Christopher C. Brown, Professor, Reference Technology Integration Librarian
We can think of the history of Penrose Library in terms of three historic phases of library-wide technology.
Phase I – Card Catalog Days
When Penrose Library opened in 1972 the most noticeable feature on the main level would have been the expansive card catalog furniture. Access to books was available via the “dictionary catalog.”
Users could explore the Penrose collection by author, title, subject, or series, but that was all. Since keyword searching didn’t exist, all searches were “left anchored” phrase searching, meaning that the filing and lookup element was the left-most part of the term. Authors names had to be inverted, of course, just like in a phone book (another relic of the past!). For title searching users had to omit initial articles (a, an, the).
Phase II – The Online Catalog
What a revolution the online catalog was! In the late 1980s Penrose went live with the CARL online catalog. The technology shift here was the fact that library catalogers didn’t have to sit at typewritters hammering out numerous catalog cards. Instead, libraries could download records from a shared (union) cataloging source, such as the Online Computer Library Center (OCLC).
The transformational technology for public users was the ability to search library catalog records by keyword. No longer was access only possible by left-anchored phrase searching, the online environment enabled searching keywords across any searchable field, including author, title, subjects, and notes.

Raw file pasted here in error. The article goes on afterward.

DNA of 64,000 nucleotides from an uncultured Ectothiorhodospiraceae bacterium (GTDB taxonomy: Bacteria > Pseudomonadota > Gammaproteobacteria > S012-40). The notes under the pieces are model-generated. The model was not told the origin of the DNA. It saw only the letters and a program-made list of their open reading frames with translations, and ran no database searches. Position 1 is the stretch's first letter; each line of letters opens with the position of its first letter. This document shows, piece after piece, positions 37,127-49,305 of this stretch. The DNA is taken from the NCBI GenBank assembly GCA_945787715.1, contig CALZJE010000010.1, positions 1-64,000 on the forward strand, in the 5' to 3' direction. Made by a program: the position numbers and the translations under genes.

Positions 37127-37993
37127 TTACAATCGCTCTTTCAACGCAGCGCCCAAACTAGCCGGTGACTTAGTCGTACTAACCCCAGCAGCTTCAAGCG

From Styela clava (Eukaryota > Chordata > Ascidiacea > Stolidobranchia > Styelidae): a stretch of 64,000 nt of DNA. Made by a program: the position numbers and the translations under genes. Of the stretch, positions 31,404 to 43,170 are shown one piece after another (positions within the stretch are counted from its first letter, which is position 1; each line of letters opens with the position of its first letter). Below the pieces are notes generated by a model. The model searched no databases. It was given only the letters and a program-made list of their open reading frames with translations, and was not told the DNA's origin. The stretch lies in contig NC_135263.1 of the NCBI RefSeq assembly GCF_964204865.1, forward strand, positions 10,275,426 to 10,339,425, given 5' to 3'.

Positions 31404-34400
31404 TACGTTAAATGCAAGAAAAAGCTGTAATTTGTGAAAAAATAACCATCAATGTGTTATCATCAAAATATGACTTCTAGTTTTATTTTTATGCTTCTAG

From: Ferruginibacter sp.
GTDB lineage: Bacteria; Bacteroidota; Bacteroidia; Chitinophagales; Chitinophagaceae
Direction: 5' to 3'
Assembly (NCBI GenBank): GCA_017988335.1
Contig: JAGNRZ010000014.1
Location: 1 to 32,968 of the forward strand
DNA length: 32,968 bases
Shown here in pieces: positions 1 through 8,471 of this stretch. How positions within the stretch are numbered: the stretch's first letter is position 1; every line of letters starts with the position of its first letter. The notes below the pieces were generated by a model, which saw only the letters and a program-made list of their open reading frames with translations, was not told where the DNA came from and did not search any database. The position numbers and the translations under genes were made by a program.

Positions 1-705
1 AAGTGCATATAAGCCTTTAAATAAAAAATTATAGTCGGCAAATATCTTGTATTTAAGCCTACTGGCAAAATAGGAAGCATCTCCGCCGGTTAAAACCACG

Phase III – Full Discovery
As revolutionary as keyword searching was, it paled in significance when compared with Web search engines, full text digitization projects, and library discovery tools, such as Summon (which Penrose Library uses). Think of it this way: a very high percentange of the books Penrose Library owns are full-text searchable through one or more of the existing book scanning projects (Google Books, HathiTrust, and the Internet Archive).
Whereas in Phase II library catalog records are searchable – in Figure 2 above fewer than 20 words are searchable for a 290 page book – every word is searchable in the full text digital projects mentioned above. Even if copyright restrictions prohibit viewing or downloading most entire works, nevertheless, with every word searchable in the not-so-distant future, deep discovery can take place in a manner never before imagined.
Penrose Library was initially built at the end Phase I, and when the Academic Commons reopens early in 2013 the emphasis on emerging technologies will continue to push University of Denver students into Phase III discovery of primary and secondary sources.